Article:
Twitter users big and small were saddened to learn today that their followers had shrunk — to the sum total of zero. Trying to fix a bug where individuals could force any Twitter users to follow them, the company temporarily deleted all the follower count for every user.

That stark zero disturbed more than a few users who had carefully curated their follower list. But the entire event coincided with a new study out today, that shows that those with the most followers are not necessarily the most influential.

As Perez Hilton tweeted:

“We will all remember today! #TheDayTwitterExploded”

Perez has since had his nearly 2 million follows restored. But according to Meeyoung Cha at the Max Planck Institute for Software Systems in Germany, that number is likely meaningless anyway. In a study called “The Million Follower Fallacy” (pdf here), Cha explains:

“Popular users who have a high indegree [number of followers] are not
necessarily influential in terms of spawning retweets or mentions.”

Cha looked at data from all 52 million Twitter accounts (and looked more closely at the company’s 6 million “active users.) She tells Harvard Business Review:

“Our claim is that follower count is not sufficient to capture the
influence of a user (i.e., the ability of an user to sway the opinions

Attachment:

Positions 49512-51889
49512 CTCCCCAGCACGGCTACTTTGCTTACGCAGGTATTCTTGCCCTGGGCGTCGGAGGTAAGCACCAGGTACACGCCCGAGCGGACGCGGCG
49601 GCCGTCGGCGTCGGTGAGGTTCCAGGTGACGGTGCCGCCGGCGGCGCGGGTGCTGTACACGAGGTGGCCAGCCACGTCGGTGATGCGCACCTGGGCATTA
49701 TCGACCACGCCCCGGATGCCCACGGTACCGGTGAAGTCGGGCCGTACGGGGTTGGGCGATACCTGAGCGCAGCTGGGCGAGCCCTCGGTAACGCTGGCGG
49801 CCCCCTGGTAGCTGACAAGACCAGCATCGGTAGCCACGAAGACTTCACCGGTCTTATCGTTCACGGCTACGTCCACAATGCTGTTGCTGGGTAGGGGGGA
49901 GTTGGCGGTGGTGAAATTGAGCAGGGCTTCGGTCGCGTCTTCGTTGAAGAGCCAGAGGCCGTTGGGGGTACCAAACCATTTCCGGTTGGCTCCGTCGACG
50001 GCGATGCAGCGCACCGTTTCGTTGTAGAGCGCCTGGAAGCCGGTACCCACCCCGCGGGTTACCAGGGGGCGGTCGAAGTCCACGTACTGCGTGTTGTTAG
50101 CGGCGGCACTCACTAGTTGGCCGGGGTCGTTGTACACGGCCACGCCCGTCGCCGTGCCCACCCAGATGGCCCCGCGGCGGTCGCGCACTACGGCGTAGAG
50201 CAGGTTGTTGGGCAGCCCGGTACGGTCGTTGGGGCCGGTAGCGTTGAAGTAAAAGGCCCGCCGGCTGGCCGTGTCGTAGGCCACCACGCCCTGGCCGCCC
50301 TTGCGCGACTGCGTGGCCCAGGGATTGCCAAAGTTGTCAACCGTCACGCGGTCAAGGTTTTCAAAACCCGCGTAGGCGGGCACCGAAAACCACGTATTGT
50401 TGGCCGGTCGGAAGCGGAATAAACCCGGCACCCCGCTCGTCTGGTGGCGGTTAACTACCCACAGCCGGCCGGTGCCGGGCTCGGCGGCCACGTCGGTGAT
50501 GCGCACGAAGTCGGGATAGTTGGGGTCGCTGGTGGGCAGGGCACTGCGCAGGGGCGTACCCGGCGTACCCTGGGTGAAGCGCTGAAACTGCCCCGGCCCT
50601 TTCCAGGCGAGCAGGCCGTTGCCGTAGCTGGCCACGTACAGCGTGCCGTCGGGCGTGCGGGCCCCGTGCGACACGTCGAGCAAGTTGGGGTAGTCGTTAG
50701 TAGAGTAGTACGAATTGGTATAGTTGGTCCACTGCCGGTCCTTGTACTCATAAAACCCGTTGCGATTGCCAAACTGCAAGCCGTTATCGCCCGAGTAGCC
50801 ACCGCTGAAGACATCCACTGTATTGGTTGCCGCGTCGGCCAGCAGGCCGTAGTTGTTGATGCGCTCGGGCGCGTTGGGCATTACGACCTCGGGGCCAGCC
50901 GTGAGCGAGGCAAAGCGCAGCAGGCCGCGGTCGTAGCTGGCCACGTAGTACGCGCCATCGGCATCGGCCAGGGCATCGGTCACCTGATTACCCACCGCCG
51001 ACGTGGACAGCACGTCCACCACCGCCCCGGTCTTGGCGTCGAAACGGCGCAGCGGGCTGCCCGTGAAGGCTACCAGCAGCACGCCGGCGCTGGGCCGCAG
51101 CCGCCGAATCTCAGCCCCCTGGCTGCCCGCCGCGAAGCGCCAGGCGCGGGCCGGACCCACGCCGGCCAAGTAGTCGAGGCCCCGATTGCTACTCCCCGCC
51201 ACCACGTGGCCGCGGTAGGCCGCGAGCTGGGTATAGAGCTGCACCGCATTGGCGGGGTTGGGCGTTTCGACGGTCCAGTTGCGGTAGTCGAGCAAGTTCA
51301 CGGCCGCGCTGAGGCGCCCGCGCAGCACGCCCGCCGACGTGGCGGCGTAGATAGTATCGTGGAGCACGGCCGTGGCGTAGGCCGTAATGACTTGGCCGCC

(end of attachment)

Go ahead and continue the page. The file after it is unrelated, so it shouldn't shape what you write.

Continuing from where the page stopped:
of her followers). It only shows how popular the user is (i.e., the
size of her audience). But, as we showed in our paper, retweets and
mentions, which measure the audience responsiveness to a user’s tweets,
do not correlate strongly with number of followers.”

What does that mean? That celebrities with high follower counts — and marketing companies that claim they can boost follower numbers — aren’t peddling much when they try to use follower numbers in place of influence.

Of course, the study still does not have the answer to the more important question of how influence should be measured on Twitter. As I’ve written before, having influence in the past cannot predict future influence on Twitter.

What can businesses and marketers take from the study? Focus on niche branding and engage Twitterers with original content in their area of expertise. Says Cha:

“Businesses, rather than trying to put emphasis on the follower count,
could try to increase audience responsiveness in their fields…As you might have guessed, mass media played a significant
role in spreading popular topics. But when it comes to non-popular or
even niche topics, small businesses and opinion leaders were far more
effective in engaging audience than mass media.”

Image: Twitter